I'm also curious if less cache (600 MB instead of 1200 MB) makes any difference. Presumably it shouldn't but I think it would be a useful number.

We should also run trials where there is enough cache (2+ GB) so that we have an idea of how it performs in the best case.

Actions #44

Updated by Tom Clegg about 2 months ago

using 16x concurrent curl processes (xargs -P 16)

Actions #45

Updated by Tom Clegg about 2 months ago

For comparison: a single 969M file + warm cache = 530 to 630 MB/s.

Actions #46

Updated by Peter Amstutz about 2 months ago

Tom Clegg wrote in #note-44:

using 16x concurrent curl processes (xargs -P 16)

16 concurrent curl processes could be stepping on each other. What if the client is reading each file in sequence?

What order is it reading files? Is it favorable for prefetch or counter productive?

Can we do a trial where we shuffle the access order randomly?

Also, I'd still like to see a version of this that uses a single TCP session to see if that meaningfully minimizes overhead from connection setup and TCP slow start.

Actions #47

Updated by Tom Clegg about 2 months ago

Same results as #note-44 plus new results for
  • latest version with "small file prefetch" disabled ("easyprefetch")
  • latest version with "small file prefetch" limited to the 1st segment of the next file in the stream ("prefetch-1seg")

Evidently, the initial "optimize for small files" prefetch implementation (prefetch up to 64 MiB past the current read point) performs worse in this particular "small files" scenario.

Even prefetching 1 block seems to be slightly detrimental (prefetching 2 blocks was slightly worse than 1). But perhaps it's helpful with different network/backend performance characteristics?

Actions #48

Updated by Tom Clegg about 2 months ago

Actions #49

Updated by Brett Smith about 2 months ago

I'm all for measuring things, but aren't all these performance numbers necessarily affected by disk and network performance? Which will vary across installs and applications? I'm a little wary of overoptimizing our general strategy based on the performance numbers from one specific setup.

Actions #50

Updated by Tom Clegg about 2 months ago

For these trials I used xargs -n 16 to reduce client-side overhead. This improves the overall transfer time, but it still shows the "prefetch for small files" feature (even if limited to 1, 2, or 4 blocks after the current file) giving slightly worse performance than the simpler "prefetch for large files" feature.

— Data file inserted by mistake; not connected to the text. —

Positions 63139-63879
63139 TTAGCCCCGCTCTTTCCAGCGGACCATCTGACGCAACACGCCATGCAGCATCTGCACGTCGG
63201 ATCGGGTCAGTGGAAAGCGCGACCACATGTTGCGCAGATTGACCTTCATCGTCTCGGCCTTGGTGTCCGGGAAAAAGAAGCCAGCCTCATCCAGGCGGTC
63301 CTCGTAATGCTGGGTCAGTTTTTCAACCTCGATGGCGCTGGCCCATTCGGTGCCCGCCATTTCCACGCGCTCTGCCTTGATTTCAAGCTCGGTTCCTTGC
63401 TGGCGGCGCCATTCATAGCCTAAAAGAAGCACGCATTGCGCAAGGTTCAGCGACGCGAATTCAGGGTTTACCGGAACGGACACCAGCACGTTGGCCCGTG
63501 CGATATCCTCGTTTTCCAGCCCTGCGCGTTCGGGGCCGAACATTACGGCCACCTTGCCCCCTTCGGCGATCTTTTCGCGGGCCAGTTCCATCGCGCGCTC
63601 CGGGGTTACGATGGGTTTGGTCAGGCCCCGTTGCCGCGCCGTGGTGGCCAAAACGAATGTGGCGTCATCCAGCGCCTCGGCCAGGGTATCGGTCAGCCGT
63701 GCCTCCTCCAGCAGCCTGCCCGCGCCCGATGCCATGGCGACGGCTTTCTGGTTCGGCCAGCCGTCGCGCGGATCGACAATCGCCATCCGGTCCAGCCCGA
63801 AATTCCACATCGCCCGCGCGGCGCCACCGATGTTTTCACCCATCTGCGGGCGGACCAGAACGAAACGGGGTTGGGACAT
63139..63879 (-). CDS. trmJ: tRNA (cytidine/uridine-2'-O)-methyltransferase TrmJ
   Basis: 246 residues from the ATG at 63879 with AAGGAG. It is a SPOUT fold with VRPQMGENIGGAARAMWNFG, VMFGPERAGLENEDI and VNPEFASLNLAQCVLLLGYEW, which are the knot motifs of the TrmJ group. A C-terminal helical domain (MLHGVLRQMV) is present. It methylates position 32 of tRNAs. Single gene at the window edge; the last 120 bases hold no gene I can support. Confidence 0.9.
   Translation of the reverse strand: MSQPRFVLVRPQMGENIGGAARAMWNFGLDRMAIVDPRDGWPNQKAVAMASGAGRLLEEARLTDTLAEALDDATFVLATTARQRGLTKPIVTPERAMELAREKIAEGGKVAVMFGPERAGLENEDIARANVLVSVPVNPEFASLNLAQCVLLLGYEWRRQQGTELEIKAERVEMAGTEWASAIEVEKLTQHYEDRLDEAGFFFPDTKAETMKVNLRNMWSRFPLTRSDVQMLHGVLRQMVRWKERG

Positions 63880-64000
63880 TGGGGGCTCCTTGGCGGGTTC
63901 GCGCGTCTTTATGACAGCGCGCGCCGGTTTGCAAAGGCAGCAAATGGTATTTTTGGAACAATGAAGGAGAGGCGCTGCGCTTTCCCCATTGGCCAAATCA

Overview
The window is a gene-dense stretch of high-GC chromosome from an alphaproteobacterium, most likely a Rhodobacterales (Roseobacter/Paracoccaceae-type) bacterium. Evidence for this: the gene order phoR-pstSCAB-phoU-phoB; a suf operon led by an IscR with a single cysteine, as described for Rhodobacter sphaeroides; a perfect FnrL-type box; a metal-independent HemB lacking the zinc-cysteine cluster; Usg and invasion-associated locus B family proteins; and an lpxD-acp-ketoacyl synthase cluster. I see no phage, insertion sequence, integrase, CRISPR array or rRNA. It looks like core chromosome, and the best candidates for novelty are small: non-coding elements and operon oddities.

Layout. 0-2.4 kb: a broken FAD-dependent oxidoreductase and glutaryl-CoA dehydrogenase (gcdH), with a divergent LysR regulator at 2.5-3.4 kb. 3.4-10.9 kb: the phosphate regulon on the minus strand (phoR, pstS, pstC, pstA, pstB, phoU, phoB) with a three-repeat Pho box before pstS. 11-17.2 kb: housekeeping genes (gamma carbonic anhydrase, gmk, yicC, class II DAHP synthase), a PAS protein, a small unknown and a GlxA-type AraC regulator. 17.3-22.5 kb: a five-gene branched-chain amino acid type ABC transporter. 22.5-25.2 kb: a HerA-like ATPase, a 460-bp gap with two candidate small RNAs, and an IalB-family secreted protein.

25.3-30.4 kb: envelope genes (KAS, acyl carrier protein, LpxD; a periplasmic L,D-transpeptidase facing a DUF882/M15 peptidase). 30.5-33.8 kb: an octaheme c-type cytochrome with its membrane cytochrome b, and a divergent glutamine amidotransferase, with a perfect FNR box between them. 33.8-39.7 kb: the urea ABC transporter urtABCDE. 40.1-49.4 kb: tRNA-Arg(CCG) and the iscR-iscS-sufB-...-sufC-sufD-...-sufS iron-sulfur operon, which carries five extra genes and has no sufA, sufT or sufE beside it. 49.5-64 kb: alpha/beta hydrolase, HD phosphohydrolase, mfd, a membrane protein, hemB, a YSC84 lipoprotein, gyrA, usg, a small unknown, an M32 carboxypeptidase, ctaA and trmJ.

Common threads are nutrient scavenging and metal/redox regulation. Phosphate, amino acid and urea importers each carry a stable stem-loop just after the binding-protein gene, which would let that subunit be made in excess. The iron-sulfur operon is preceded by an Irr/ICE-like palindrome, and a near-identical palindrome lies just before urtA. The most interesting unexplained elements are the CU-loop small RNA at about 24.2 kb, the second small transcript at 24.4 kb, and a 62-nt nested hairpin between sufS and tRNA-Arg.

My suspicion is that if the download requests don't arrive in exactly the same order they were stored in the manifest then the demand on keepweb<->keepstore<->s3 gets lumpier, and therefore more likely to be affected by network/service limits.

In that case prefetch for small files might be productive only when there is more keepstore and s3/backend capacity.

Actions #51

Updated by Peter Amstutz about 2 months ago

What is the algorithm difference between "streaming+prefetch" and "streaming+easyprefetch" ?

If prefetch seems to be a loser, maybe we shouldn't do it at all? Have we found any cases where it clearly beats simple streaming?

Actions #52

Updated by Tom Clegg about 2 months ago

Peter Amstutz wrote in #note-51:

What is the algorithm difference between "streaming+prefetch" and "streaming+easyprefetch" ?

streaming+easyprefetch prefetches the next blocks in the current file until it is 64 MiB ahead.

streaming+prefetch prefetches the next blocks in the current file, then the next blocks in the lexically-next file(s) in the directory, until it is 64 MiB ahead.

streaming+prefetch-Nseg prefetches the next blocks in the current file, then up to N blocks in the lexically-next file(s) in the directory, until it is 64 MiB ahead.

If prefetch seems to be a loser, maybe we shouldn't do it at all? Have we found any cases where it clearly beats simple streaming?

#note-42 suggests prefetch might increase the maximum download speed for large files.

Generally, prefetch helps when backend latency is high, but it seems like backend latency is not in fact high now that keepstore itself doesn't add a store-and-forward delay.

Perhaps a better feature is a configurable-size output buffer in keep-web, so (provided the backend throughput is faster than the client throughput, which is also the only situation in which prefetch can help) the client-side buffer drains while the backend is waiting for the next block. Besides using up some more memory, I don't think this would be worse than the current behavior in any situation.

This doesn't help small files at all, but neither does prefetch, so....

Actions #53

Updated by Peter Amstutz about 2 months ago

  • Target version changed from Development 2024-02-28 sprint to Development 2024-03-13 sprint
Actions #54

Updated by Tom Clegg about 1 month ago

  • Target version changed from Development 2024-03-13 sprint to Development 2024-03-27 sprint
Actions #55

Updated by Tom Clegg about 1 month ago

  • Related to Feature #21606: configurable keep-web output buffer to reduce delay between blocks added
Actions #56

Updated by Tom Clegg about 1 month ago

  • Status changed from In Progress to Closed